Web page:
But I can’t figure out how to filter the CUBESET so that I can retrieve only the region value for DNW-013 in the slicer!

  9. Yes and no. I have a PowerPivot data model but I’m trying to build the dashboard using CUBE functions so that the format stays the same for executives when they look at it instead of having the columns vacillate like a yo-yo depending on what filter they choose. I haven’t tried the solution in the link you pointed to, but it sounds like it would do the same column width changes as a pivot table?

    Really, isn’t there a standard CUBE format that can give other attributes of a value picked in a slicer from a Dim table? If someone picks a vendor, have the state or phone # appear? If someone picks the cart location code in my earlier example, to get the department and other info is very helpful. I tried some variations of the FILTER() code you had above but just get #NA results. This seems like it would be a very common need.

    • After poking around and trying various combinations, this worked for me! I have absolutely no idea why… really it was a monkey banging on a typewriter creating a Shakespeare snippet. If there’s a cleaner way to do this I’d love to know.

      =CUBERANKEDMEMBER(“ThisWorkbookDataModel”,CUBESET(“ThisWorkbookDataModel”,”([tblCartList].[Par Location ID].[“&$L$5&”],[tblCartList].[Region].children)”),1)

      So for the location code “WHMC-009B” in cell $L$5 it correctly returns “South” as the region.

      Cell $L$5 has this formula to retrieve the slicer value:

      =IF(OR(CUBESETCOUNT(Slicer_Par_Location_ID)>1,CUBERANKEDMEMBER(“ThisWorkbookDataModel”,Slicer_Par_Location_ID,1)=”All”),”Multiple Selections”,CUBERANKEDMEMBER(“ThisWorkbookDataModel”,$K$5,1))

      I don’t know why CUBESETCOUNT accurately returns the slicer selection count if 1 or more values are selected but also returns 1 if the filter is removed. Very annoying. That’s why I also test for the CUBERANKEDMEMBER of the slicer to capture if All is the return value. There’s probably a better way to do that too.

      • If you’ve got an example I’d love to use it. Perhaps I wasn’t clear on what a newbie I am – I couldn’t figure out how to create such a measure… something using HASONEVALUE and VALUES perhaps?

  10. Hi Chris

    I’ve got a very peculiar CUBESET problem (related to your article above) and have reached an impasse trying to solve it. Hoping you might be able to shed some light.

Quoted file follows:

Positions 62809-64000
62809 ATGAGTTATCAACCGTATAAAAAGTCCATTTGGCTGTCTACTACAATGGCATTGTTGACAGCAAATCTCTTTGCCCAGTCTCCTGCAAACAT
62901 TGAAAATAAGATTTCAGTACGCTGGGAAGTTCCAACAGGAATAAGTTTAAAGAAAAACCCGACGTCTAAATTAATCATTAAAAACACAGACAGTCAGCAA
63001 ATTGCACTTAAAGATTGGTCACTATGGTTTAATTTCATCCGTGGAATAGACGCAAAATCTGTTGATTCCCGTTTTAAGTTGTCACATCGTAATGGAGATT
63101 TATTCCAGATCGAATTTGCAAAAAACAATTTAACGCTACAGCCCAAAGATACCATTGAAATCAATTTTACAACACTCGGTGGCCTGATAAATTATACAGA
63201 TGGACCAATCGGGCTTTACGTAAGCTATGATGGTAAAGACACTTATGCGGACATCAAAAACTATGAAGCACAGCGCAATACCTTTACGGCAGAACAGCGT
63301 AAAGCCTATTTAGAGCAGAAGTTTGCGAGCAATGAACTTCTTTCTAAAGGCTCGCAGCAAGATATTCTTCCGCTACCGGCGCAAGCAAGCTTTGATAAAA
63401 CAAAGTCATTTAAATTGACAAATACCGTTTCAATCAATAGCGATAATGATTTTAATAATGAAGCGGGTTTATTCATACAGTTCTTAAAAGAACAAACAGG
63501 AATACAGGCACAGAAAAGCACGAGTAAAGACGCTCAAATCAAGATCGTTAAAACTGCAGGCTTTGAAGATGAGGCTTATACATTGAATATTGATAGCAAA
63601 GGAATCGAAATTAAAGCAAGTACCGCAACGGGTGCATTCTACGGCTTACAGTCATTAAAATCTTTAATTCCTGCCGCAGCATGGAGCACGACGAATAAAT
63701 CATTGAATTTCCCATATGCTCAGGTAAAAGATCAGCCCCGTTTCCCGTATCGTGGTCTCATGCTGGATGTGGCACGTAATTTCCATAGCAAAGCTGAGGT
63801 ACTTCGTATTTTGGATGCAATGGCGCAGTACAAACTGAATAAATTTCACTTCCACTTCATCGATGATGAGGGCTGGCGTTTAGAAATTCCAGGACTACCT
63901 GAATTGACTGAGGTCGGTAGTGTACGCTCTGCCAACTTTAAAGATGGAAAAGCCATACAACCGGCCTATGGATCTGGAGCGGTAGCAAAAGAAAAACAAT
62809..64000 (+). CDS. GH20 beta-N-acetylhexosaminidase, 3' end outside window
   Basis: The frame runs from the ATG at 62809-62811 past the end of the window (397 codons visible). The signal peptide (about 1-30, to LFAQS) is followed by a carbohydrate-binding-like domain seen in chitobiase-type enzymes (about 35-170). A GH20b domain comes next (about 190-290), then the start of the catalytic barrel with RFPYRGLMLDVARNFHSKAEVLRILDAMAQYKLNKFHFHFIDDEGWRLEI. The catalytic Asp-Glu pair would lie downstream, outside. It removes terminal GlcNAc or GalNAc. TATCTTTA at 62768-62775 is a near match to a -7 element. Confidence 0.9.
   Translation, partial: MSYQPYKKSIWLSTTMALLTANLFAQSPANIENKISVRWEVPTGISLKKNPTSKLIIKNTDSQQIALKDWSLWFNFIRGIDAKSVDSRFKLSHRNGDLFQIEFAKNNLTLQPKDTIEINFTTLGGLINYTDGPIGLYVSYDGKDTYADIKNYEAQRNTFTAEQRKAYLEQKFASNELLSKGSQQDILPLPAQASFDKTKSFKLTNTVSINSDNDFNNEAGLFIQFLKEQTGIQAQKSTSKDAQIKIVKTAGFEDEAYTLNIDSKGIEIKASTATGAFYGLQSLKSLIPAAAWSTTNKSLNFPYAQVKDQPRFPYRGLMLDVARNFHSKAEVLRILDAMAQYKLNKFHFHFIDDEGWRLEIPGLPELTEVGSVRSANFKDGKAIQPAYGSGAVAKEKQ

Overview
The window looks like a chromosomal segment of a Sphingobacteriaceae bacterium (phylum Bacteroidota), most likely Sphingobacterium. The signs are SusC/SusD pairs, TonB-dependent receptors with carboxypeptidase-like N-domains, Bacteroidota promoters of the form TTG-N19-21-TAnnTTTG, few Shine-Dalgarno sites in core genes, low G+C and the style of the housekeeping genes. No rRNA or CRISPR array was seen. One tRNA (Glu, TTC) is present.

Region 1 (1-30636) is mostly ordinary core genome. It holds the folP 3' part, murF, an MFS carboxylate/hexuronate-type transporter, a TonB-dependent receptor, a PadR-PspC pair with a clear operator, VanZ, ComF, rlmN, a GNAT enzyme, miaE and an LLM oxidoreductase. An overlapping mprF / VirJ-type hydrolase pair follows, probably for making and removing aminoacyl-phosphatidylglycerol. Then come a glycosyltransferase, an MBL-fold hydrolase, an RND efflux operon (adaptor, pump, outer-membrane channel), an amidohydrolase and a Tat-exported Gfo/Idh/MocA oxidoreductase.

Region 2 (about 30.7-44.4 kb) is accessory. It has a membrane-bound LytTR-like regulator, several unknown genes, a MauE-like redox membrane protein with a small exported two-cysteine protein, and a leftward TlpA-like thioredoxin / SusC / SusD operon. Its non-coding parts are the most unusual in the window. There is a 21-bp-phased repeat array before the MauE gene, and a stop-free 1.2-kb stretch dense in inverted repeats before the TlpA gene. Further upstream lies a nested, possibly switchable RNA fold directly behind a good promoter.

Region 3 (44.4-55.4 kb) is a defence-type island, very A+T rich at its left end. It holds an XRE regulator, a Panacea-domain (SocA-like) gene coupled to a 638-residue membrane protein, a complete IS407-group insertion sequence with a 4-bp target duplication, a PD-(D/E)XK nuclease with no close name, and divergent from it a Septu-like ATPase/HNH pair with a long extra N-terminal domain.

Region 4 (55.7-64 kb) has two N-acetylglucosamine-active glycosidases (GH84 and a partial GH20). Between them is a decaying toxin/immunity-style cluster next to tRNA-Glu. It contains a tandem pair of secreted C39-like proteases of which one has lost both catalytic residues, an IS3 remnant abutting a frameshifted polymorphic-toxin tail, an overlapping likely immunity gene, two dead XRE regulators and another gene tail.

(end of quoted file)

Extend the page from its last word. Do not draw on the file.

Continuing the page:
Here’s the task I have at hand…

    I’m after a set of Customer IDs, that have opted in to a particular product in a given month. When I’ve got this set, I then want to know how much revenue they have generated on a separate product in the same month. Revenue in this instances needs to be sliced by two additional dimensions.

    Here’s the initial CUBESET query to get my Customer IDs…

    =CUBESET(connection,”NONEMPTY({[Customer].[Customer ID].CHILDREN},([Measures].[No Of Optins],[Calendar].[YQMD Hierarchy].[Month].&[Oct 2015],[Product].[Product Hierarchy].[Product Sub Group].&[Product1]))”)

    (where “connection” is a named cell, with the corresponding cube)

    I get 143 members in the set, which matches a different measure (not important, but a good sense check) and I can list them out with CUBERANKEDMEMBER

    Now, here’s the problem…

    If I list the members out using CUBERANKEDMEMBER, I can query the individual members by the two additional dimensions. and get the corresponding revenue.


    If I query the set for revenue by the two additional dimensions I get NULL. I don’t understand why, and listing out the set becomes increasingly impractical if they get bigger.

    Is there something wrong with my syntax that would prevent the *set* from being sliced by additional dimensions?

    I’m self-taught (for better or worse) so apologies if my terminology is incorrect!

    Any insight would be much appreciated.

      • The Excel report I’m building is connecting to a SSAS cube, and needs to be user friendly i.e. the end users can refresh a connection and/or change the month. As such, I’m somewhat constrained by the limits of cube functions and my knowledge of MDX.

        I’m just really puzzled as to why the set I’ve created cannot be sliced by these additional dimensions, but the individual members (when broken out) can be!

      • Yes, but that doesn’t mean you can’t do this in a measure – that’s going to be by far the easiest and fastest way of implementing this kind of calculation. You can then use the measure in any report, whether it’s an Excel report using cube functions or not.

  11. Hi Chris,

    How does creating an MDX set of Top 10 items compare to using the filter functionality in pivot tables / charts? Should I expect one to calculate faster?

    I’m using Excel 2016, and have lots of pivot charts showing Top 10 customers etc.

    Thanks for your content.

    • In theory it should be about the same – you would use the TopCount() function in your named set and the PivotTable uses the same function. However there are lots of other things that could make a difference such as how the query is constructed, whether there are calculated members being used etc.

  12. Hi Chris,

    I’m trying to build a set containing the last 12 months, so I can create a rolling last 12 months bank balances chart in Power Pivot.

    I have a table that I bring in through Power Query with the ‘latest’ month, so it would have to reference that.

    I’m brand new to MDX, is there any advice you can offer?